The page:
Mantle Xenoliths, edited by Peter H. Nixon, provides a valuable summary of both the state of our knowledge of mantle xenoliths and the current interpretations of them. It is generally well edited and surprisingly well integrated for a large, multiauthored volume.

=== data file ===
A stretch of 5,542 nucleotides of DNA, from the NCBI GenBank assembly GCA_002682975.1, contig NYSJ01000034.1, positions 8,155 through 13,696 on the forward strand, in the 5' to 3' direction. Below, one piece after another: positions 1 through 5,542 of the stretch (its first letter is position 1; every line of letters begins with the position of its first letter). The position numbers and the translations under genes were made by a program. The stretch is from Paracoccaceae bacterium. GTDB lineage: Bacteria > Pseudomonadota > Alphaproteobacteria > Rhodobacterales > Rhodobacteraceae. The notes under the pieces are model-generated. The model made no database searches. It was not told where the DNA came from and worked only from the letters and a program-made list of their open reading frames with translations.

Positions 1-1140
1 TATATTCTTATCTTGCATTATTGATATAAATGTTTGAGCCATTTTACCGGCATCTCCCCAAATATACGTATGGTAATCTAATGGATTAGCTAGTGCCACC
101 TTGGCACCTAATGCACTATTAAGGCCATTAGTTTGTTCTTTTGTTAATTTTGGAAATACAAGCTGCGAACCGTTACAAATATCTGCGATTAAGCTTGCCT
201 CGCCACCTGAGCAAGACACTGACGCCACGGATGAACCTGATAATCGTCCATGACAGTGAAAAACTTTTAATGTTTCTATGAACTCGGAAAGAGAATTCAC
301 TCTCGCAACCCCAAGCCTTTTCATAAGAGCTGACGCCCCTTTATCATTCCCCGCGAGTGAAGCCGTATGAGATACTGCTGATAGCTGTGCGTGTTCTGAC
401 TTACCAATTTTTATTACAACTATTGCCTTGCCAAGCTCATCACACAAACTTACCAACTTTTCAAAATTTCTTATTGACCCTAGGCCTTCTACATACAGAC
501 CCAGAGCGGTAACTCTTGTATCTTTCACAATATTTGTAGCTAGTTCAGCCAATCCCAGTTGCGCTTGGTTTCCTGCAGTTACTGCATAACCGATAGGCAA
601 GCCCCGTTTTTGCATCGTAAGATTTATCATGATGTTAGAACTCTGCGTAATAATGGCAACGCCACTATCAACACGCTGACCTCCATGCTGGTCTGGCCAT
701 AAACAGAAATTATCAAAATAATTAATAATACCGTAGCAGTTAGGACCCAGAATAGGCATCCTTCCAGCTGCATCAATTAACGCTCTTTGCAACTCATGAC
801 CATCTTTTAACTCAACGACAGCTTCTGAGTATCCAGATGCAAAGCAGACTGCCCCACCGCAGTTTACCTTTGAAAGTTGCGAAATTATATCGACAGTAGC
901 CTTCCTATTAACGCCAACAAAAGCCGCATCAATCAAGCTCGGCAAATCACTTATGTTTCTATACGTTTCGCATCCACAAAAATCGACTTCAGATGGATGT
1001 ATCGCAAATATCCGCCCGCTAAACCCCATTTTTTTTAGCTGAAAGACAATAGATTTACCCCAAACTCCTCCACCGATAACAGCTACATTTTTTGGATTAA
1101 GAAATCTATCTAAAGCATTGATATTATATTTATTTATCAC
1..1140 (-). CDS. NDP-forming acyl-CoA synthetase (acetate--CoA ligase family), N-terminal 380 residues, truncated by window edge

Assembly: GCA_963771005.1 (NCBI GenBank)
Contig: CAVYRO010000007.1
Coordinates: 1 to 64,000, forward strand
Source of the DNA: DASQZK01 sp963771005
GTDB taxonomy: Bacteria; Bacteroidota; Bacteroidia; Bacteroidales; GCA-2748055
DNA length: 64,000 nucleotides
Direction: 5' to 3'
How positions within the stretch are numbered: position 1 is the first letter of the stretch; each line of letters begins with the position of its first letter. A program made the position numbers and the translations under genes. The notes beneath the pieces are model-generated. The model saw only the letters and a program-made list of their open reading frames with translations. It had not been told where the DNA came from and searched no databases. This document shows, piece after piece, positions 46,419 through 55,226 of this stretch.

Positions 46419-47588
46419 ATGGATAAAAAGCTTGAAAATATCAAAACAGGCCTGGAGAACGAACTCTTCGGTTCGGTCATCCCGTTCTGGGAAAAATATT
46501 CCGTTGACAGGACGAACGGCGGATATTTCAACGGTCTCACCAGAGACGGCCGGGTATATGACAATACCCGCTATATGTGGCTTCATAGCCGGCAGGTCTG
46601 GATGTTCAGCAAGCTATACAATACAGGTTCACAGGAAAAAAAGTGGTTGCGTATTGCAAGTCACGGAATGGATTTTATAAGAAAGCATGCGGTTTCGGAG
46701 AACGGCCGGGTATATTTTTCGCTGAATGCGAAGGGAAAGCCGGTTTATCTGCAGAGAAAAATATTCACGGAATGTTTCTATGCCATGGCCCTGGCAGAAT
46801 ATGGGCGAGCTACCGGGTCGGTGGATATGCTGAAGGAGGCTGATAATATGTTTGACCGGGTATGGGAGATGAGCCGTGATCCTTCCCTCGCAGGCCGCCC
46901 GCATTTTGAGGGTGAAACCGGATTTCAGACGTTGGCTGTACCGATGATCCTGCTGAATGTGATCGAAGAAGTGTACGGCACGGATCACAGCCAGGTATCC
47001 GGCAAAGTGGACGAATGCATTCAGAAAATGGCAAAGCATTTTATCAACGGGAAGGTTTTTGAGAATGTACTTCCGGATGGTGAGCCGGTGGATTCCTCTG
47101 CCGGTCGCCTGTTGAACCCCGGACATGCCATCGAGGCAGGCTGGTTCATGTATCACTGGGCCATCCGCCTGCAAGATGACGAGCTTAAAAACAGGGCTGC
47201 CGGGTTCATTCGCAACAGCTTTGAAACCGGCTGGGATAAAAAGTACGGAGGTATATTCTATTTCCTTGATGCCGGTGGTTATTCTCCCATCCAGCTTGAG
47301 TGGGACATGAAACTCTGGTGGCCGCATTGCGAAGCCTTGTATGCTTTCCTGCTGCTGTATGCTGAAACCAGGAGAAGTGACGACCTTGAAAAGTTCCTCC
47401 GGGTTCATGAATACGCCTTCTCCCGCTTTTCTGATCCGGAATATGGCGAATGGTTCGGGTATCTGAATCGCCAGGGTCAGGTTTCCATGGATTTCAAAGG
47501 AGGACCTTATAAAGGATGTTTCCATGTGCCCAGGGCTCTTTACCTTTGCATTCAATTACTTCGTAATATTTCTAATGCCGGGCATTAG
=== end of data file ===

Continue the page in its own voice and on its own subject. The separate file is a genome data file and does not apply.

Useful integrating features include introductory sections (by Nixon) an d a summary chapter (chapter 50), by Nixon and Davies, a single large (∼2500 entries) bibliography and good index. Last but not least, there is a glossary to help readers with some of the more specialized (not to say overlapping or conflicting) terminologies used by the different schools of xenolith buffs. These features plus the generally high quality of text layout, figures, and the 25 color plates, indicate that the editor and authors have made a serious effort to put together a book that will reach an audience beyond the circle of xenolith experts.